‘The Thing That Should Not Be’ – MBA effect in Information Security?

Title inspired by ‘Metallica’

As i’m listening to the Harvard Business Ideacast (and the lovely voice of Sarah Green) while also reading my usual feeds i remember a particularly interesting show which broadcasted early 2009. Triggered by his article “America’s monumental failure of management” Prof. Mintzberg was on the show to discuss the possible impact of the popular M.B.A. programs and their graduates on the global state of the economy. He’s not alone with this view; Matthew Lynn took the same line in his article “M.B.A. Schools Have Nothing to Offer in New World” which was picked up by SiliconIndia providing some additional commentary on the topic. Naturally the supporter of M.B.A. programs objected to this conclusion but i cant help to think there might be at least some truth to that theory.

Now why do i bother mention this on the blog? Maybe it’s just me but i have an eerie feeling that there might be similarities between the rise of popularity of M.B.A. programs towards the end of last century and the situation we have today with Information Security programs. It seems not that long ago that Fred Piper started with his Information Security program at Royal Holloway; basically the only academic program at that time and still one of the most respected. Since then the demand and along with it in best free market economy manner the supply of academic information security programs flourished. A quick look at the directory of computer forensics education over at Forensic Focus (and that’s just the relatively small area of computer forensics) should give an idea how much of a hot topic for academia this has become.

Looking at how difficult of a time academia had and still has to transfer relevant computer and Information Technology skills to students i’m kinda sceptical about the level of quality and dedication most of these InfoSec programs provide. Information security is, as most readers would probably agree, a very challenging area which requires not only a lot of experience to teach properly but also constantly updated skills to stay relevant. Can all these programs created in the couple years deliver on this satisfactorily? Do they have the experience in their faculty to create and maintain a relevant program and teach it to students? Who knows.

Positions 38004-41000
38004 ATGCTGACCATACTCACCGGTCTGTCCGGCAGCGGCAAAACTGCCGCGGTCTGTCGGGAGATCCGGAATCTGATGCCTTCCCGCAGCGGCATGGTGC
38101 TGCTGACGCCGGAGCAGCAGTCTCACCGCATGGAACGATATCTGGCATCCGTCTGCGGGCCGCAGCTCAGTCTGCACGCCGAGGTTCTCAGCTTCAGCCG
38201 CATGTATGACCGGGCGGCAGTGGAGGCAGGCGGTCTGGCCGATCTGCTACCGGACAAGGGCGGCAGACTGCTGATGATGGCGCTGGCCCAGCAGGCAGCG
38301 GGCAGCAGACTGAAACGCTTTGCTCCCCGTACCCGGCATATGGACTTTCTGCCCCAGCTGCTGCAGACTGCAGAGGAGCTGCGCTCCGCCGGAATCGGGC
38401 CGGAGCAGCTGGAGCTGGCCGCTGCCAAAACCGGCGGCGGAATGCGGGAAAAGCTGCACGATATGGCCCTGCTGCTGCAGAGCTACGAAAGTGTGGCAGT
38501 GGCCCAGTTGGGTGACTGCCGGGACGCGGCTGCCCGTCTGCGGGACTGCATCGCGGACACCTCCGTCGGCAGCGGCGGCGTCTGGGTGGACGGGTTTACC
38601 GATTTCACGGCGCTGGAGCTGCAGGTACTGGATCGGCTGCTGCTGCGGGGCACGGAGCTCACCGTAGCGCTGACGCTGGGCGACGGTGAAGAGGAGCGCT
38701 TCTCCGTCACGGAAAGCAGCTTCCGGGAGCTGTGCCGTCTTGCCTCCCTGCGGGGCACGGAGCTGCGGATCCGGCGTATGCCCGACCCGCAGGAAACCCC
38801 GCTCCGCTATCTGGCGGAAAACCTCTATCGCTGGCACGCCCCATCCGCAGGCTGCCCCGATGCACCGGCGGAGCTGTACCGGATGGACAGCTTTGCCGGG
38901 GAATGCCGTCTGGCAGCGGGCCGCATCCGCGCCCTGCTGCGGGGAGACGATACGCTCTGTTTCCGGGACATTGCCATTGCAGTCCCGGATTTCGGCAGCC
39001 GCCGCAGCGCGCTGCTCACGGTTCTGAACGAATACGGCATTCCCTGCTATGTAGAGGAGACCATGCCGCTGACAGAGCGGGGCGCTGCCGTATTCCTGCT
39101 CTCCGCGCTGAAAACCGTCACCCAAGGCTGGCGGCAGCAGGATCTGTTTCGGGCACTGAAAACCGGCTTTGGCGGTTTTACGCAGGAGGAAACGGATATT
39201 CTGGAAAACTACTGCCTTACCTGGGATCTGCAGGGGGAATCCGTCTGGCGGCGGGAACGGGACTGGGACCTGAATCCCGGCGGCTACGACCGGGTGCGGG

To be fair – most Universities only react to the demand out there. Articles as seen in the New York Times “Wanted: ‘Cyber Ninjas’” or ComputerWorld “The 10 best IT jobs right now” do their part to ensure the demand for these programs does not dry out soon. Unsurprisingly this also attracts soon-to-be experts who are not really interested in the topic but see the financial potential or haven’t decided on their career yet and just go with the trend. Having finished one of these programs not too long ago myself i could take away at least a limited impression of the typical student and program content. Sure there are some smart students, some even motivated and with an interest in InfoSec, but if i should be honest many were more concerned with their CV or ‘when do we learn how to hack’ than security principles and basic knowledge.  

 So should we fear hordes of passionless ‘Security M.B.A.’s who don’t really care what they work in and are just in it because companies are willing to pay good money? Nah, we would have seen that happen before in the finance sector or IT sector … oh.